SACRAMENTO — A Sacramento teen died last month from an invasive form of encephalitis, leaving her family devastated and searching for answers.
“Megan was more than a daughter to my sister. Megan was her companion, her best friend,” the girl’s aunt, Rose Xiong, told FOX40.
Megan Her loved her Hmong heritage and was the constant companion to her mother, Shary Xiong — who was stricken with kidney disease. It made her death all the more tragic.
Three weeks ago, Megan was transferred Kaiser Permanente from the Kaiser South emergency room with symptoms of viral meningitis, not as contagious or deadly as the bacterial form.
Megan suffered from headaches and seizures, and was disoriented.
“She was talking in a way that no one could understand what she was saying,” her aunt said.
After overnight observation, the family says doctors felt she had improved enough to go home even though her mother insisted to the attending nurse that Megan’s behavior was still erratic.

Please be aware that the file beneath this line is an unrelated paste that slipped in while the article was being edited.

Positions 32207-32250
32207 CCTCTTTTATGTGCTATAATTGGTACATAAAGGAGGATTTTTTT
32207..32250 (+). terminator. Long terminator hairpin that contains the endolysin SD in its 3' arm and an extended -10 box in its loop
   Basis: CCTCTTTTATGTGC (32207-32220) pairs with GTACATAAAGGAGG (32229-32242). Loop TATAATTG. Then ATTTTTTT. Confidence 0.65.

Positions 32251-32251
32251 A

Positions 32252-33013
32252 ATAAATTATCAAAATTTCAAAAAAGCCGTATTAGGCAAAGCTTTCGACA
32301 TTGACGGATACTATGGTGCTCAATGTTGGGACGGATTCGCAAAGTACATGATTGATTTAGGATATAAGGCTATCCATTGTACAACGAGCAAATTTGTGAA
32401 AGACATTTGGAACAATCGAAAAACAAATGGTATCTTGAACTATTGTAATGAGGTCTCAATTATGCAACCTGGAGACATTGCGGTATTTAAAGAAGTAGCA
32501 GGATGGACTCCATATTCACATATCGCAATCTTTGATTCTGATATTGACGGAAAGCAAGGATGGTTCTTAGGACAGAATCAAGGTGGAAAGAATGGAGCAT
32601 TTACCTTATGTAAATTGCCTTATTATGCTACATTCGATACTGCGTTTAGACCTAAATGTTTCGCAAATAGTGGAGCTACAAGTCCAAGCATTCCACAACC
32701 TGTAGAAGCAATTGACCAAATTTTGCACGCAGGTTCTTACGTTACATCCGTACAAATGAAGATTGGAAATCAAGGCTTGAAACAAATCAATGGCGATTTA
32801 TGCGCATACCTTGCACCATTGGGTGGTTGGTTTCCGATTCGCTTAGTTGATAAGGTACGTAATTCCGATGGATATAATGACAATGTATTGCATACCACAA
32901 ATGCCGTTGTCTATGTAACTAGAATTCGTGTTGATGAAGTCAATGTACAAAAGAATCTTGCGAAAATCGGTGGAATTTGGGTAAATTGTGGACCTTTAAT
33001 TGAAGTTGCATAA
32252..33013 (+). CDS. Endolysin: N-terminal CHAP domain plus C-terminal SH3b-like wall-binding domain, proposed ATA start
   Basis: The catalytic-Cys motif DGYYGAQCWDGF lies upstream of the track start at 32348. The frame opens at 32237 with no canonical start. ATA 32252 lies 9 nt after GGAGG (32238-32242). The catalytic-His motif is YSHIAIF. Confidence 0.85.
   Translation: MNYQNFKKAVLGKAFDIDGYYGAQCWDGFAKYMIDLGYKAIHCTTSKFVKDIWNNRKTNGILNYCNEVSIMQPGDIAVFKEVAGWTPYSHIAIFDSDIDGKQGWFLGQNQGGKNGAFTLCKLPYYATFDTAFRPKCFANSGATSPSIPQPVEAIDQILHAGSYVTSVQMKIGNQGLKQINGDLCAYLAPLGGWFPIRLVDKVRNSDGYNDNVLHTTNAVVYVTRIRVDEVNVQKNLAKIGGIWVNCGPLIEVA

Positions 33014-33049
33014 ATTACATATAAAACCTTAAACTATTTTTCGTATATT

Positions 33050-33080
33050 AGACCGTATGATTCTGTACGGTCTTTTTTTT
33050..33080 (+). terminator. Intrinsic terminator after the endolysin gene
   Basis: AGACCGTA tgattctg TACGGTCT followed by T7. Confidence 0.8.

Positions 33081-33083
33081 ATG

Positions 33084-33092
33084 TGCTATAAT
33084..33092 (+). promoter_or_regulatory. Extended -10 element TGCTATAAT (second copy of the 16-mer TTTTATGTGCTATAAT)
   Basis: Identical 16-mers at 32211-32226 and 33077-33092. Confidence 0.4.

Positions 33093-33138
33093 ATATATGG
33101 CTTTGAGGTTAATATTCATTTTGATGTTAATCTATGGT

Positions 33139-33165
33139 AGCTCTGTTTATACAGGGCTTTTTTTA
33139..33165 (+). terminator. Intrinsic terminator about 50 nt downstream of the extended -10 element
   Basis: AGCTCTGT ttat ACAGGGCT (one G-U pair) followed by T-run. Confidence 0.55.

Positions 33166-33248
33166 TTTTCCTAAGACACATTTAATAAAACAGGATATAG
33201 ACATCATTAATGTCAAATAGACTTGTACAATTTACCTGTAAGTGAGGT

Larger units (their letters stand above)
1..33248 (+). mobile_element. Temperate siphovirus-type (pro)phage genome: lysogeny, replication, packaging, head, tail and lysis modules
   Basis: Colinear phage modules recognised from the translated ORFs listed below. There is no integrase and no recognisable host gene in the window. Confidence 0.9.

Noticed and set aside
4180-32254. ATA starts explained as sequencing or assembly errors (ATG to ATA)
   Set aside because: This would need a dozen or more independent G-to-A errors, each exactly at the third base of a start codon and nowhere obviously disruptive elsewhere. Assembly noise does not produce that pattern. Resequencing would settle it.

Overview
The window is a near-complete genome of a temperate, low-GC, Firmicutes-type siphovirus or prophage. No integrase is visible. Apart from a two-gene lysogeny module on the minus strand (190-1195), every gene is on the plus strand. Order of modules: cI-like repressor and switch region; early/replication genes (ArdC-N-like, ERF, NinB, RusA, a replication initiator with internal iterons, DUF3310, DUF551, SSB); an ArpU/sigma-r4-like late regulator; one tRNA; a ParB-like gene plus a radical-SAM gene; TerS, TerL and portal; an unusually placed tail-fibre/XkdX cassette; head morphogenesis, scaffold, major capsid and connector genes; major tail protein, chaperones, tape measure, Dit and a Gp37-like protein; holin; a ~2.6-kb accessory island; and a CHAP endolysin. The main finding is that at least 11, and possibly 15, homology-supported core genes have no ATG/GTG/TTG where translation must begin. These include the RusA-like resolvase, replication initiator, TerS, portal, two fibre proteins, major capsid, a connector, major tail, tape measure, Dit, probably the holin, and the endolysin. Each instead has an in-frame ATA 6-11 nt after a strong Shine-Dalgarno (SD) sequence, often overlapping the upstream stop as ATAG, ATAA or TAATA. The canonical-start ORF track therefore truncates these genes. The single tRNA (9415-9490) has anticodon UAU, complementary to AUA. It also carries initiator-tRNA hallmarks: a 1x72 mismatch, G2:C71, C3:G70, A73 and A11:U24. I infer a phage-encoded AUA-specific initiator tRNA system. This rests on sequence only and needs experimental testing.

The next day, she was back at Kaiser Roseville with the same symptoms and had also exhibited violent behavior.
After tests she was diagnosed with a type of encephalitis, a swelling of the brain, that is sometimes lethal. The classic symptoms are bizarre psychological behavior. She died of massive organ failure a few days later, even though the prognosis until the last few hours was that she could recover.
Megan’s family hopes her death can be a note of caution for parents who know their kids best.
“You can dispute discharges, you can appeal discharges. I know my sister harbors a lot of guilt that she didn’t advocate enough for her daughter,” Xiong said. “Had they paid more attention to the concerns of her parents and dug a little deeper into her symptoms, maybe she would have been able to save her.”
In a response by Kaiser Permanente Roseville, Senior Vice president of Jeff Collins said Megan’s family have their deepest sympathy for Megan’s loss and they respect and support the family’s need for answers. He adds they will be reviewing Megan’s care at the hospital.
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